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Theodore Kaczynski

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CALIFORNIA | LOCAL
January 5, 1998
I am appalled that the Justice Department has refused to accept the life-in-prison proposal by Theodore Kaczynski (Dec. 30). The man appears to be brilliant and creative but a very mentally disturbed individual. Life is prison is fair, prudent and protective of society. Why should we spend millions to try to get him a death penalty that would then be followed by years and millions more in appeals? Let's use the money for the good of the community rather than the aggrandizement and self-congratulations of the attorney general, prosecutors and investigators.
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NEWS
May 23, 2012 | By Sandra Hernandez
It seems that Theodore Kaczynski, better known as the Unabomber, couldn't pass up the opportunity to let his former classmates at Harvard College know just what he's up to these days. Associated Press reported that in an alumni directory, Kaczynski lists his occupation as "prisoner" and under awards lists "eight life sentences. " He is indeed serving a life sentence at the supermax prison in Florence, Colo., for killing three people during his bombing spree in which he mailed bombs to universities around the nation.
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NEWS
April 9, 1996 | RONALD J. OSTROW and LOUIS SAHAGUN, TIMES STAFF WRITERS
Three language and human behavior experts privately examined a selection of Theodore J. Kaczynski's letters last December and, much to his family's anguish, concluded that there was a 60% to 80% chance he was the author of the Unabomber's infamous published manifesto. Clinton R.
WORLD
July 24, 2011 | By Ann M. Simmons, Los Angeles Times
Anders Behring Breivik, the chief suspect in Friday's twin terrorist attacks in Norway, copied passages from infamous American Unabomber Theodore Kaczynski's manifesto and used them in his own writings, according to a Norwegian website that publishes political commentary, analysis and essays. Hans Rustad, editor of the website Document.no, writes that Breivik's 1,500-page political manifesto, titled "A European Declaration of Independence" and posted on the website (link in Norwegian)
NATIONAL
September 26, 2010 | By Kim Murphy, Los Angeles Times
When the Deepwater Horizon drilling rig disaster sent a torrent of toxic oil into the Gulf of Mexico, there was at least one person — sitting at the moment in a federal penitentiary in Colorado — briskly penning, "I told you so. " Failures of technology don't get much bigger than this, and Theodore Kaczynski, whose murderous, 17-year revolution against technology as the Unabomber got him sentenced to life in prison, couldn't...
NEWS
June 19, 1996 | MARK GLADSTONE, TIMES STAFF WRITER
Eleven weeks after Unabomber suspect Theodore John Kaczynski was arrested at his remote cabin in central Montana, a federal grand jury here indicted him Tuesday in four bombings, including ones that killed a Capitol lobbyist and a local merchant.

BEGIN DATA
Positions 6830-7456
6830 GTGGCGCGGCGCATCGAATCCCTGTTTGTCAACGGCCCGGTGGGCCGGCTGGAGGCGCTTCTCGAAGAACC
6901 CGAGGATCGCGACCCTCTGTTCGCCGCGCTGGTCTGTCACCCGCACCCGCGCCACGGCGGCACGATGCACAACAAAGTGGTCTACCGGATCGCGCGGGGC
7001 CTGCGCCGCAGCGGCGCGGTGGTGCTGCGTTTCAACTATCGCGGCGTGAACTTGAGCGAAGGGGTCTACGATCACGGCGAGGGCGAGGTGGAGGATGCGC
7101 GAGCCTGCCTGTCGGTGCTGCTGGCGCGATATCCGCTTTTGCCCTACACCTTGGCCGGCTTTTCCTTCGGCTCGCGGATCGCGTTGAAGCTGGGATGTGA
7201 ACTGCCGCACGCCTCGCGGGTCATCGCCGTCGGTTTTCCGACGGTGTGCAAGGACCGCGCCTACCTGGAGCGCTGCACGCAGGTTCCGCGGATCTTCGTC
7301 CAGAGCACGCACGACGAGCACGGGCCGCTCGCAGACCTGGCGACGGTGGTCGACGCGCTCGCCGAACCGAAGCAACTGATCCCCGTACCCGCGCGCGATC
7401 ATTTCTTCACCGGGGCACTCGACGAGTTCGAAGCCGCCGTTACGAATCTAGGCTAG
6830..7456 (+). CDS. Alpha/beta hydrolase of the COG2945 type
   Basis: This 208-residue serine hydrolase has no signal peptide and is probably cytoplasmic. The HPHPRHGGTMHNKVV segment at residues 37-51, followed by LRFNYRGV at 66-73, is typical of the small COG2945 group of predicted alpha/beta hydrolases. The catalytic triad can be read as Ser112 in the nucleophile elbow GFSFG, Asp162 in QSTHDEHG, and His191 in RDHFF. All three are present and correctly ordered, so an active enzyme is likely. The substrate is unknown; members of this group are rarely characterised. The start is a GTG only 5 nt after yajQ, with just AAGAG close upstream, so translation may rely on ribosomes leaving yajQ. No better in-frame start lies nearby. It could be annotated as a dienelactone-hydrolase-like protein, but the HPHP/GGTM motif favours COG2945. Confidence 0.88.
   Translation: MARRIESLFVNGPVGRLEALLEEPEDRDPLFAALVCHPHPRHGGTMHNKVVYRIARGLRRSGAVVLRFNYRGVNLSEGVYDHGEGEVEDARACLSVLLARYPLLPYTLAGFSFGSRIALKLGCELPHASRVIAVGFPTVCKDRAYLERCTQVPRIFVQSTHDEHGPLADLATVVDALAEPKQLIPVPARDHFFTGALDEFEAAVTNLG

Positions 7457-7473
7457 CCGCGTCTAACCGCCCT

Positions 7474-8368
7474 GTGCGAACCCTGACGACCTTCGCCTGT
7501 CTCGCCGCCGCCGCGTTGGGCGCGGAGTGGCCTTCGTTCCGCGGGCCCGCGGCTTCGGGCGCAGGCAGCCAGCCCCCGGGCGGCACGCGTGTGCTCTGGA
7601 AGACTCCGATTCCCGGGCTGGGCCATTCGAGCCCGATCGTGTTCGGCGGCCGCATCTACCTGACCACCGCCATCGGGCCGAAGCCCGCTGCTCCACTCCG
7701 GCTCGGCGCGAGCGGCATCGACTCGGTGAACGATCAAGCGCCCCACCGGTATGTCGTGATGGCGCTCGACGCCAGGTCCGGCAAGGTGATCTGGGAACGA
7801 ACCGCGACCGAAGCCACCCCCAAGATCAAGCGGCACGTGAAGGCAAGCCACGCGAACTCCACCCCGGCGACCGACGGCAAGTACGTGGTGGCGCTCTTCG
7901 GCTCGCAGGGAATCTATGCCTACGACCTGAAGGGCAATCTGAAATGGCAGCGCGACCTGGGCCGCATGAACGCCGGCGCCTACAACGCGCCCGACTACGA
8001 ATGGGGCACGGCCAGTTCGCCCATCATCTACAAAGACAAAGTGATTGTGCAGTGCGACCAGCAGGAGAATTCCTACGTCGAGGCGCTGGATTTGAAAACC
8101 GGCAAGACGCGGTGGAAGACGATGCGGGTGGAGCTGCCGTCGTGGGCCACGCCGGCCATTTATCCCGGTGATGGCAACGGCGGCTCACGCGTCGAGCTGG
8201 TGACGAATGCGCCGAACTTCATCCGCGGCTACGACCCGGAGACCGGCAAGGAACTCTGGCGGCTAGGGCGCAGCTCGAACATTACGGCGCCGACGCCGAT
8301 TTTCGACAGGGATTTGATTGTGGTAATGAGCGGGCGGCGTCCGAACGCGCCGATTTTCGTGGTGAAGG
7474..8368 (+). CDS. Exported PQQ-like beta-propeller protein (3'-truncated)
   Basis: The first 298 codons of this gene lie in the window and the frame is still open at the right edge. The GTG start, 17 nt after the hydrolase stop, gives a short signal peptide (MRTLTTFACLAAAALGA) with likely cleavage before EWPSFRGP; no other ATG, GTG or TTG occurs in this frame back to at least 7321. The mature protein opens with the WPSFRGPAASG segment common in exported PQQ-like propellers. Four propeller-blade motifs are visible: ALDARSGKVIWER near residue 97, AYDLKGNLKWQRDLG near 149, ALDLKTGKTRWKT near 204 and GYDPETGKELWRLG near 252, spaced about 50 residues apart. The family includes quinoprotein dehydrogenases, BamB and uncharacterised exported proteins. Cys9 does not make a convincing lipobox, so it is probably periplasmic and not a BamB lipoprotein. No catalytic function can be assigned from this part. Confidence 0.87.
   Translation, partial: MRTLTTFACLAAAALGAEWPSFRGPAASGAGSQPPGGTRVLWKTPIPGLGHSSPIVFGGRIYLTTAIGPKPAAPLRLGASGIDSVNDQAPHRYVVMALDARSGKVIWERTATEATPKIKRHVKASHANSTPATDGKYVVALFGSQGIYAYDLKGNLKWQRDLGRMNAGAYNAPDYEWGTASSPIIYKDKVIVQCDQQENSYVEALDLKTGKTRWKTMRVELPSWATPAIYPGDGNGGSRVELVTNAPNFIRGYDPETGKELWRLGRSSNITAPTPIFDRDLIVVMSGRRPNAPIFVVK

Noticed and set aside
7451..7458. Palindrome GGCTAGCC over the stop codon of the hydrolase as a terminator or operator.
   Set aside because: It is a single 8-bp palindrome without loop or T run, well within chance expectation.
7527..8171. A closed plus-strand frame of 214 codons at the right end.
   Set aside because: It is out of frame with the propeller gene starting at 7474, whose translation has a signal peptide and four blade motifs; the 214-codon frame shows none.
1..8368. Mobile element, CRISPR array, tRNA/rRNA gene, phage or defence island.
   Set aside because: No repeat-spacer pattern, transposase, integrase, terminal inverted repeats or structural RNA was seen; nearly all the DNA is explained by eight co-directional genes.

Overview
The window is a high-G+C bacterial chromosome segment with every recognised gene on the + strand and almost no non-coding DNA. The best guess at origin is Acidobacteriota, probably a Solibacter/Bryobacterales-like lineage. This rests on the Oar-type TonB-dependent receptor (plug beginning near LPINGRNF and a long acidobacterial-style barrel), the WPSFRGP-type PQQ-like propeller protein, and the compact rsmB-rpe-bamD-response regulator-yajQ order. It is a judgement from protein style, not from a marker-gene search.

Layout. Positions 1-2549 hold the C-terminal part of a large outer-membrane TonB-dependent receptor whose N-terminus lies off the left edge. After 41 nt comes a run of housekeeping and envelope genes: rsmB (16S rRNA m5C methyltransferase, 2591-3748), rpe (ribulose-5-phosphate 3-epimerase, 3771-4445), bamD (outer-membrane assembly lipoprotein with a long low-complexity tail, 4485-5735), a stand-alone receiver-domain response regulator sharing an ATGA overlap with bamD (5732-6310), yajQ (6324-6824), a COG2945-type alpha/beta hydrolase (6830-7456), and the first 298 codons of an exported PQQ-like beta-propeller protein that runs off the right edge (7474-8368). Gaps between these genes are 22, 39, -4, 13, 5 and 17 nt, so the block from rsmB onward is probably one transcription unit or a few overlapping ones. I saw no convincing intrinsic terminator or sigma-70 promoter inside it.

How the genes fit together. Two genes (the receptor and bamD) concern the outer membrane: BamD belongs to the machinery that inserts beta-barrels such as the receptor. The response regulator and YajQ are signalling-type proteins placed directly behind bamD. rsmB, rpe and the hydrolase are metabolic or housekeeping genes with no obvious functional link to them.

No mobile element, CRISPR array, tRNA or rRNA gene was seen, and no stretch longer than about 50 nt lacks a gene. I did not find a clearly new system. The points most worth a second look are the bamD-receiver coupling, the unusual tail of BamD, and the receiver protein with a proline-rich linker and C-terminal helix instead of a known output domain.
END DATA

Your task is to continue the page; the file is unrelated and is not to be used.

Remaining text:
NEWS
November 21, 1997 | MARK GLADSTONE, TIMES STAFF WRITER
David Kaczynski, offering a window into the tortured mind of his brother, the alleged Unabomber, said Thursday that he cautioned prosecutors 18 months ago that Theodore Kaczynski would block any examination by their psychiatrists. In an interview with The Times, David Kaczynski, whose tip led the FBI to arrest his older brother, said he is disappointed with federal prosecutors because they ignored the warning and are pushing for a mental exam.
NEWS
October 6, 1996 | From Times Staff and Wire Reports
Theodore J. Kaczynski's brother, who gave authorities the initial tip that led to the Unabomber suspect's arrest, plans to quit his full-time youth shelter job to help with the defense. David Kaczynski, in a story in the Daily Gazette of Schenectady, said in a memo to co-workers: "I cannot go on indefinitely juggling my work and my personal responsibilities and expect to fulfill them both." Kaczynski, 46, said he instead will work part time at the shelter.
NEWS
June 18, 1999 | Associated Press
Theodore Kaczynski says the judge and defense lawyers at his Unabomber trial coerced him into pleading guilty, and he wants a federal appeals court to review the case. Kaczynski pleaded guilty in January 1998 to a string of bombings that killed three people and injured 23 others. After he was sentenced to life in prison, he requested a full trial. U.S. District Judge Garland E. Burrell Jr. ruled last month that Kaczynski's claims of coercion did not warrant a hearing.
NEWS
November 1, 1997 | From a Times Staff Writer
Federal prosecutors on Friday signaled that they will seek to bar Unabomber suspect Theodore Kaczynski from using "mental defect evidence" in his upcoming murder-by-bombing trial. Prosecutors indicated that their request was triggered by Kaczynski's refusal last week to undergo a court-ordered mental examination by two psychiatrists retained by the government. U.S. District Judge Garland E. Burrell Jr. scheduled a hearing on the issue for Nov. 21.
NATIONAL
May 20, 2011 | STAFF AND WIRE REPORTS